Shirley and I were enjoying our regular “Family Night” gathering with our two moms on Monday when a call came that our close friend, Tim Allen, had suddenly died at the age of 62.
No, not that Tim Allen.
Our Tim Allen and his wife Julie have been close friends for nearly three decades.
Also, on Monday, I read a sad story about another kind of death–this of a spiritual nature. It broke my heart more than the passing of Tim.
Two deaths. One hope. And one very important question that every person must answer.
Two Deaths, One Hope.
We became acquainted with Tim and Julie Allen at church and through our King’s Kids ministry in 1991. Their three children were similar in age to ours and all of us were excited about serving in missions together.
Over a ten year period, we slept on the floor once a month at King’s Kids weekends and every summer launched scores of adults and kids into missions.
I especially remember Tim and Julie serving on outreach trips to Albania, Macedonia, Greece and Canada. Julie is the creative, free-spirited side of the marriage. She helped lead a home schooling movement for years and recently served the Daughters of the American Revolution (DAR) in honoring veterans. Her pleasant personality and fresh ideas landed her a job with the Seattle Mariners where she hangs around the “Moose” on game days at the Diamond Club.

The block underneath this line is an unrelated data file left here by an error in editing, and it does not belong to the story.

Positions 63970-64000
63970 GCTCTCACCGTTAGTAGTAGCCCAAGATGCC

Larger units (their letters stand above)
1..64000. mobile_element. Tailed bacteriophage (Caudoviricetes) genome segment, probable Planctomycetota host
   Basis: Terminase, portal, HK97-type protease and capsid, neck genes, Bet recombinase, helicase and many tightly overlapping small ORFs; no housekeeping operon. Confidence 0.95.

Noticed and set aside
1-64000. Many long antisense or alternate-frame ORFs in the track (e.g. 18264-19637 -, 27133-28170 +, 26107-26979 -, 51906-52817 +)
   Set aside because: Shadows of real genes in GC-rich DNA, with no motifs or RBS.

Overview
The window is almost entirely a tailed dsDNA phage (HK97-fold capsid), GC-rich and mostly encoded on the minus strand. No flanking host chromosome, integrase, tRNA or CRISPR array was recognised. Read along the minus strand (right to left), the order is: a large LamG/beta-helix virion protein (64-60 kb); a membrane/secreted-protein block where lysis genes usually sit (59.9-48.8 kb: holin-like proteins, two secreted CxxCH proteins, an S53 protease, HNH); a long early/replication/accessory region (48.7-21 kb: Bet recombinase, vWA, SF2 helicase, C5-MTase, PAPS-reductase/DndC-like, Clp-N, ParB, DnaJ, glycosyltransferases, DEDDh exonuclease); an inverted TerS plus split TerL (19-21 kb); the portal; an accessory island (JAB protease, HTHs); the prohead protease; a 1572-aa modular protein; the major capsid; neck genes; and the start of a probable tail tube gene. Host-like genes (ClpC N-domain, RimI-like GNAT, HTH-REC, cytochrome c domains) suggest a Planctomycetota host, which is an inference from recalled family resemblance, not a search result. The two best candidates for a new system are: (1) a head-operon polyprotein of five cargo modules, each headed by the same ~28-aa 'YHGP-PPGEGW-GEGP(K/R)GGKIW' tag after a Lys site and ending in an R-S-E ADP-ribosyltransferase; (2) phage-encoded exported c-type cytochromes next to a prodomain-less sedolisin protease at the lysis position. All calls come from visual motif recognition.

She and my wife are BFF’s.
Tim was the quiet, steady anchor of their family of five. He worked as a civil engineer in the Bremerton Naval Shipyard and after retiring early, took a position with a civilian contractor. Tim excelled at math, business, skiing, and was a rock of stability in the Allen household.
I counted him one of my closest friends–nick-named “Tomato”–after “Bob the Tomato” on Veggie Tales. “Timmy Tomato” has a nice ring to it–and he chuckled when I used it.
Tim and Julie share an interesting salvation story. Having married before they became followers of Christ, they moved north from California decades ago when a job opened up. One day, some friends of ours led Julie to personal faith in Christ. On that same day–Tim was being witnessed to by colleagues at work.